This was a case of American Muscle showing the way to the Europeans, who chose to be elitist, a reversal of Jim Clark's European F1 car showing the way to American elitists at the '65 Indy 500.
This was a Vette brought over by an American named Briggs Cunningham, that was powered by a fuel-injected 283 cube 290 horse motor. Appropriately, Cunningham's middle name was Swift.
Other great Vette highlights were numerous wins at Le Mans and in endurance races in America (like the 12 hours of Sebring and the 24 hours of Daytona), and SCCA championships (Sports Car Club of America, a race-sanctioning body). A factory Vette won not just its class, but outright in the Daytona 24 hours a few years ago, beating all the prototype machines. Who can forget the Lightweight Corvettes (named the Grand Sports) of the '60s, that weighed 2,000 pounds and were powered by monster 700 horsepower L88 427s? Awesome, man.
Today, car racing helps to fill my Sports World, just as it did when my passion for cars began in the 1960s. Formula One's teams' almost unlimited budgets (top teams reportedly have $400 million dollar annual budgets, employing hundreds of engineers and mechanics), allow F1 to produce the most advanced and best-performing cars on the planet. NASCAR drivers such as Jeff Gordon and Tony Stewart have had the chance to drive F1 cars, and they couldn't believe how unreal these cars are. Keep in mind, these are 1,400 pound (and this includes the driver) machines powered by 900 horsepower motors.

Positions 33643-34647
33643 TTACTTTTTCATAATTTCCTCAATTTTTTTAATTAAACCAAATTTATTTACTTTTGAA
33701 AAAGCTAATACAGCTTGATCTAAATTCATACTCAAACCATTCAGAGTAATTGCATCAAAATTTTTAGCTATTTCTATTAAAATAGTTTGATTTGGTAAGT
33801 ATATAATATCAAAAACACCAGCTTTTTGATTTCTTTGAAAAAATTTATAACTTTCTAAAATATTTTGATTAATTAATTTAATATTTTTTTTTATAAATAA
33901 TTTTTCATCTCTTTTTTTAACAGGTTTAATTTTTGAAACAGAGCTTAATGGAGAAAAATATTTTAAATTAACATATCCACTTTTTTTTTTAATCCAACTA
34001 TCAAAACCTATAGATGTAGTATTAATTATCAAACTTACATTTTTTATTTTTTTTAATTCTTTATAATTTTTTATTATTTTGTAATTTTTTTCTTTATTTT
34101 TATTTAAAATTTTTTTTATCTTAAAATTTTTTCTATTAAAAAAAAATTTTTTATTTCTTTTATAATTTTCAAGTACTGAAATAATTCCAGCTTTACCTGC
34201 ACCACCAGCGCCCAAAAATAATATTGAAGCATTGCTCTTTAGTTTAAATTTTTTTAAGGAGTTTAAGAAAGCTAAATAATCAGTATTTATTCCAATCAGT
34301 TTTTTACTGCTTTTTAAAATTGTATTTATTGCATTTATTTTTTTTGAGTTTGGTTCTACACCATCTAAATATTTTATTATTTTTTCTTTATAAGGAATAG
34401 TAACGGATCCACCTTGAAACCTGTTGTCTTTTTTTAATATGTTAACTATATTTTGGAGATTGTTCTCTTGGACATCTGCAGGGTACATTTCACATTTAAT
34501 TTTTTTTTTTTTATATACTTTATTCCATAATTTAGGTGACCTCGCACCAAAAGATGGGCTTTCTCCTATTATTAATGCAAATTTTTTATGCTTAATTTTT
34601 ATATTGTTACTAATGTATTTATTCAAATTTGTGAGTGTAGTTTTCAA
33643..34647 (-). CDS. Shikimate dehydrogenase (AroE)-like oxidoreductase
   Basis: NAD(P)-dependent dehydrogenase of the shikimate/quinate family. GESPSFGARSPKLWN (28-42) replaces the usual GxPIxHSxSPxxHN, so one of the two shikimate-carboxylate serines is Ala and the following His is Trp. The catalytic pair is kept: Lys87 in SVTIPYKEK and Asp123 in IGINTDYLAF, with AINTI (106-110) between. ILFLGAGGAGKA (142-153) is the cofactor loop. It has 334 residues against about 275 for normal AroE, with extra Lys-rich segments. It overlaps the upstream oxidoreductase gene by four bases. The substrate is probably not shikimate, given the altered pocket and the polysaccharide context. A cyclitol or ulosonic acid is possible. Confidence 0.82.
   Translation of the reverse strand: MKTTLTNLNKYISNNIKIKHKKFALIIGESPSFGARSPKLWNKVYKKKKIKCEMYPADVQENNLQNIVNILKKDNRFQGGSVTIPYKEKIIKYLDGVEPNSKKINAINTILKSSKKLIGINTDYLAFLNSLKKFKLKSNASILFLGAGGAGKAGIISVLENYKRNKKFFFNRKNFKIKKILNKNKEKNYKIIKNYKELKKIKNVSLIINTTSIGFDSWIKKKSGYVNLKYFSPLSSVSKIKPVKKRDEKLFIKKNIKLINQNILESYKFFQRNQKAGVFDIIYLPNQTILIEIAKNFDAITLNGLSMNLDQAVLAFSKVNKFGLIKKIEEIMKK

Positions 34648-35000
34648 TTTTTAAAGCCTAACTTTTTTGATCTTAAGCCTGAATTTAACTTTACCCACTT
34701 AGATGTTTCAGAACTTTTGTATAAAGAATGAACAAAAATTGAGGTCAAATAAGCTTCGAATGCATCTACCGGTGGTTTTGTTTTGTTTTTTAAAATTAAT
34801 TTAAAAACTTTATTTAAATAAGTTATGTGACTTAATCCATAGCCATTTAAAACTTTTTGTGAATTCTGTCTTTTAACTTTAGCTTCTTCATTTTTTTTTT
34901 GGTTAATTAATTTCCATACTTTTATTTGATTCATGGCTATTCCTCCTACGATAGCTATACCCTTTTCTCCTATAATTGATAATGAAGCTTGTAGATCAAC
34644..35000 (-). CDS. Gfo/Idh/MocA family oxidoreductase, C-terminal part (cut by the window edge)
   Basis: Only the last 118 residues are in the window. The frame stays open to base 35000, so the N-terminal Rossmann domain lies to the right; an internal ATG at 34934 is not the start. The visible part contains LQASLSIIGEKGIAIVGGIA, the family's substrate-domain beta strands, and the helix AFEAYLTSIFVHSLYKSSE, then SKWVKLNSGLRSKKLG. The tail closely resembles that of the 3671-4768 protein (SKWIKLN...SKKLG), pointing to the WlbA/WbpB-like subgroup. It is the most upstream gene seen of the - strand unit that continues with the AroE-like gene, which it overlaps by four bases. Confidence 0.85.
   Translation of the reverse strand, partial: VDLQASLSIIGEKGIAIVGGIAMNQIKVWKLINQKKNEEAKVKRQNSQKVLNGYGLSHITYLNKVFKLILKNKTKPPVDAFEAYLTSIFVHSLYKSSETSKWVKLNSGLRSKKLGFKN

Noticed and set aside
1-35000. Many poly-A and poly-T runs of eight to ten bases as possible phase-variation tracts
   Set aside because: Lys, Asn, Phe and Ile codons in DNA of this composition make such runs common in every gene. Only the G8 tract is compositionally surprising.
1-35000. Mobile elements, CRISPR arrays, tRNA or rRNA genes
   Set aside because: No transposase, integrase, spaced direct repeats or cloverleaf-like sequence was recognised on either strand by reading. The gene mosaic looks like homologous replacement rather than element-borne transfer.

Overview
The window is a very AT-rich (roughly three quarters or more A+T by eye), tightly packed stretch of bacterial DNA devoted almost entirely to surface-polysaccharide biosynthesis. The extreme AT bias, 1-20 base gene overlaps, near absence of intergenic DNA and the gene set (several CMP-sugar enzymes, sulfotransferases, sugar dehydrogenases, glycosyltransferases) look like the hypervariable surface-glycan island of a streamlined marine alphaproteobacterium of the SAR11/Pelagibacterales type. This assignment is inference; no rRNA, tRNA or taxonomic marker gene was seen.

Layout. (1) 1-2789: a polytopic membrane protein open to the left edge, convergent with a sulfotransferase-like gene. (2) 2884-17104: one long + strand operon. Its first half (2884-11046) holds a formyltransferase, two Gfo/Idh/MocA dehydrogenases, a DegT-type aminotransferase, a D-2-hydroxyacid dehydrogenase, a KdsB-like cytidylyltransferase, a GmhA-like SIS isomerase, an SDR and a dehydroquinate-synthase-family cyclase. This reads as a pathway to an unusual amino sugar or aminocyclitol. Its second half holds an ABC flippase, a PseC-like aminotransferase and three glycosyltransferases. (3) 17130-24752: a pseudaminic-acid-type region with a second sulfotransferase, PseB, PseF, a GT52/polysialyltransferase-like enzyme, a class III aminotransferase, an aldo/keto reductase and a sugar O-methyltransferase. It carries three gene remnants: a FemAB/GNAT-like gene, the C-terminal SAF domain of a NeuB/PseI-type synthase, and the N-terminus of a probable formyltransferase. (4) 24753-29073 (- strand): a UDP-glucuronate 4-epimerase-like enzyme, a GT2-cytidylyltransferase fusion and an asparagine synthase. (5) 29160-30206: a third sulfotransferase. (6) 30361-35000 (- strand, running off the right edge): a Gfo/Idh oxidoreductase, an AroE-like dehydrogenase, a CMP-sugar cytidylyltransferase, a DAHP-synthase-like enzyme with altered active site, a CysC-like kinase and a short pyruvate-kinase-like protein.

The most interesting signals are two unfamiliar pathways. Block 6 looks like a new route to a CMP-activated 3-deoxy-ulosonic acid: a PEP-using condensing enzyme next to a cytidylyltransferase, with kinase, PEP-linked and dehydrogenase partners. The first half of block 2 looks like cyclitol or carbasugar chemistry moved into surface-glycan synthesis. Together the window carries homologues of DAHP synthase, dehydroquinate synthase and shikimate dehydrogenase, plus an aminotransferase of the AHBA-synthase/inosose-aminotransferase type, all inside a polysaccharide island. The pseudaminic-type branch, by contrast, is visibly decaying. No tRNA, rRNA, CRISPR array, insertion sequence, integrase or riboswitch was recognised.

Formula One has never failed to entertain and inspire me.
Occasionally, once-in-a-lifetime drivers come along, who are each head and shoulders above those milling around them in a miasma of mediocrity.
These guys are my heroes.
One of those was my all-time favorite, Jim Clark, who as Formula One champion came to the Indy 500 in 1965 and beat the best that America put on the grid. Another was Ayrton Senna, another favorite of mine who died in a crash in Italy in the 1990s. Others were Mario Andretti and Phil Hill.